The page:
CEOs Not Sufficiently Concerned About Rep, Investors Say
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CEOs Not Sufficiently Concerned About Rep, Investors Say

Only one of four individual investors (26 percent) believes that CEOs are as concerned as they should be about their company’s reputation, according to the latest findings by Opinion Research Corporation.

Paul Holmes

Only one of four individual investors (26 percent) believes that CEOs are as concerned as they should be about their company’s reputation, according to the latest findings by Opinion Research Corporation in an update to a study conducted by Rating Research. The results show a significant decline from the 34 percent confidence levels from a year ago, and mark a return to the levels of confidence (27 percent) reported in the initial survey in June 2002.

“Despite the headlines claiming that companies are actively engaged in changing their corporate behaviors for the positive—either by choice or as a result of legislative acts such as Sarbanes-Oxley—one small point is being missed. The individual investor doesn’t buy it,” said Jeffrey Resnick, executive vice president and director of Opinion Research Corporation’s corporate reputation practice.

The results were no better among the non-investing public, with 24 percent of U.S. adults answering ‘yes’ when asked whether CEOs were sufficiently concerned about reputation.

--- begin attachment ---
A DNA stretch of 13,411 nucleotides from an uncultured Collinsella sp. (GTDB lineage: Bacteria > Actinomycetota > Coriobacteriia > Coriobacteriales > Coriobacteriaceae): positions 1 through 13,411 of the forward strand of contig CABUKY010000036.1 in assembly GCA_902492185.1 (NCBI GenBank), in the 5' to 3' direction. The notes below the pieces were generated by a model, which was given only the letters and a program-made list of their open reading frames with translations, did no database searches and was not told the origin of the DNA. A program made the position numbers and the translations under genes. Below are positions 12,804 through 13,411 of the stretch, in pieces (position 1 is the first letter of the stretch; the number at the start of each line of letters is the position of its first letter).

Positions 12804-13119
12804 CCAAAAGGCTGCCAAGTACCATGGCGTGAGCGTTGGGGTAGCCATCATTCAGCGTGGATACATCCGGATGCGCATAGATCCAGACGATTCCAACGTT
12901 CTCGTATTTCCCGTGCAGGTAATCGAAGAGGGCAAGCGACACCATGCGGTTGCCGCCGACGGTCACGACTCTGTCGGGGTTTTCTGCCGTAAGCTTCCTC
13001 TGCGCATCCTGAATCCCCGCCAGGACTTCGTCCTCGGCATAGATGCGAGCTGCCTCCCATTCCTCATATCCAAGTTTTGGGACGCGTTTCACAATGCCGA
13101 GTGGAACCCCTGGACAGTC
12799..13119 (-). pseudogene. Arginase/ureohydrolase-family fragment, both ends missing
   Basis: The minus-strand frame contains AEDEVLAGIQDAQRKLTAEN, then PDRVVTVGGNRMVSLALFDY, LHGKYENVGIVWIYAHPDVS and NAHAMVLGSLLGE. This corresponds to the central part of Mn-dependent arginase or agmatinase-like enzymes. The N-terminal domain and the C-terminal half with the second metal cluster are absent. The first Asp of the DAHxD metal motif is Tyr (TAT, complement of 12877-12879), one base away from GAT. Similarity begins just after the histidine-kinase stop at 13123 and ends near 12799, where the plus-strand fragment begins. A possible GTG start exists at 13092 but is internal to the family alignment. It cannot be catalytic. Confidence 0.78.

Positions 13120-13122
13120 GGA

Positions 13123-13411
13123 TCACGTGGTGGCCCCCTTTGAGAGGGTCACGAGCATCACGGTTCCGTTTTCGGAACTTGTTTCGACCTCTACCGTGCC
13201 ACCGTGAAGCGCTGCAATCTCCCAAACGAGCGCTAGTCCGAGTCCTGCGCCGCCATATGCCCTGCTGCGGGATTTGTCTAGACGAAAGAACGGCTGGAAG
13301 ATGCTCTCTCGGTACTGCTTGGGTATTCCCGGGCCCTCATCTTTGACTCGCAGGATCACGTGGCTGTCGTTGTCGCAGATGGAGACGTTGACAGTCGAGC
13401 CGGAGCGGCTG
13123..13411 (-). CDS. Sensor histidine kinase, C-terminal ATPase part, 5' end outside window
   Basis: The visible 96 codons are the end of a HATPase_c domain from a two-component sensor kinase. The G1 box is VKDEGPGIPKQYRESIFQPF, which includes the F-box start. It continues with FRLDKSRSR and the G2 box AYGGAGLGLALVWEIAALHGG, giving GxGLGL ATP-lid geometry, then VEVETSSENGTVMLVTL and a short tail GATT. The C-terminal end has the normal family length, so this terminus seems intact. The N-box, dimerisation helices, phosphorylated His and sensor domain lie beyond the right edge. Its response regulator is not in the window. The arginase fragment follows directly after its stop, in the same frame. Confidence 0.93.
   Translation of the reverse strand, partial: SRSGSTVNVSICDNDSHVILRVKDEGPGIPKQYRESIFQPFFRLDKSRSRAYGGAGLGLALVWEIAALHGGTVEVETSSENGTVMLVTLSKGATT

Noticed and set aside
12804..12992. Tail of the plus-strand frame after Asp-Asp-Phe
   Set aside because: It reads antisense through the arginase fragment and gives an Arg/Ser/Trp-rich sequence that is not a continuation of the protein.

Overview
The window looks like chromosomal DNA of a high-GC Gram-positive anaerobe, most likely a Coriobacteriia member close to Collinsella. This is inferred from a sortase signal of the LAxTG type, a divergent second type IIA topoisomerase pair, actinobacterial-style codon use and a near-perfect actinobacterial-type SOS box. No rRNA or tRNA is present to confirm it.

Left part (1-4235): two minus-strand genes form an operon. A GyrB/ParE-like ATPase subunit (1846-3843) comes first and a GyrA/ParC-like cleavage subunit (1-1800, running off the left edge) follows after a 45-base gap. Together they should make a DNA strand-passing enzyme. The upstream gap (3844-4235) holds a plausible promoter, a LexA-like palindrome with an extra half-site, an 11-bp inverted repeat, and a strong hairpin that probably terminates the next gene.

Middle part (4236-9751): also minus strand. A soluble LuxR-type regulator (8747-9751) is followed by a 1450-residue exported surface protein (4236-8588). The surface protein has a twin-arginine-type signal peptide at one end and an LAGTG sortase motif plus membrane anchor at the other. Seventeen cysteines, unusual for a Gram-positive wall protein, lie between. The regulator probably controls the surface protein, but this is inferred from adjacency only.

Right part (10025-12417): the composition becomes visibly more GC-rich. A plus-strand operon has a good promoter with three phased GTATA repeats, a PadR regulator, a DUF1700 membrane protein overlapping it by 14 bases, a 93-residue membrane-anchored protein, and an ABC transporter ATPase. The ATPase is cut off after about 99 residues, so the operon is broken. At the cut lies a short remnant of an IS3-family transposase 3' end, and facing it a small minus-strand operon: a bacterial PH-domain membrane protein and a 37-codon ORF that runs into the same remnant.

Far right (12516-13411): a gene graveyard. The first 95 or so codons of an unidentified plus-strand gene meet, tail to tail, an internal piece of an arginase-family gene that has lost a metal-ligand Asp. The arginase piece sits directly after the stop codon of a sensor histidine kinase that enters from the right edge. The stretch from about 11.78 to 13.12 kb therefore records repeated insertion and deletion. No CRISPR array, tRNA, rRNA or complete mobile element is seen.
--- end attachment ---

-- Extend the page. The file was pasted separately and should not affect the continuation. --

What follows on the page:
Says Resnick, “It is clear to us that one of the defining characteristics of the ‘star’ CEO in the next decade will be his or her ability to effectively manage and leverage their company’s reputation to competitive advantage in enhancing customer loyalty, attracting the most desired strategic partners, retaining the best employees, securing the most advantageous mergers and acquisitions, and other elements that form the foundation of long-term business success.

 “We no longer live in a world where, as business leaders, we can ignore the financial benefit of continuously, aggressively and effectively managing our company’s reputation. Reputation must be managed as an important form of business risk, just as are the more traditional financial, IT, environmental, human resource and other forms of business risk typically evaluated in an internal audit.”

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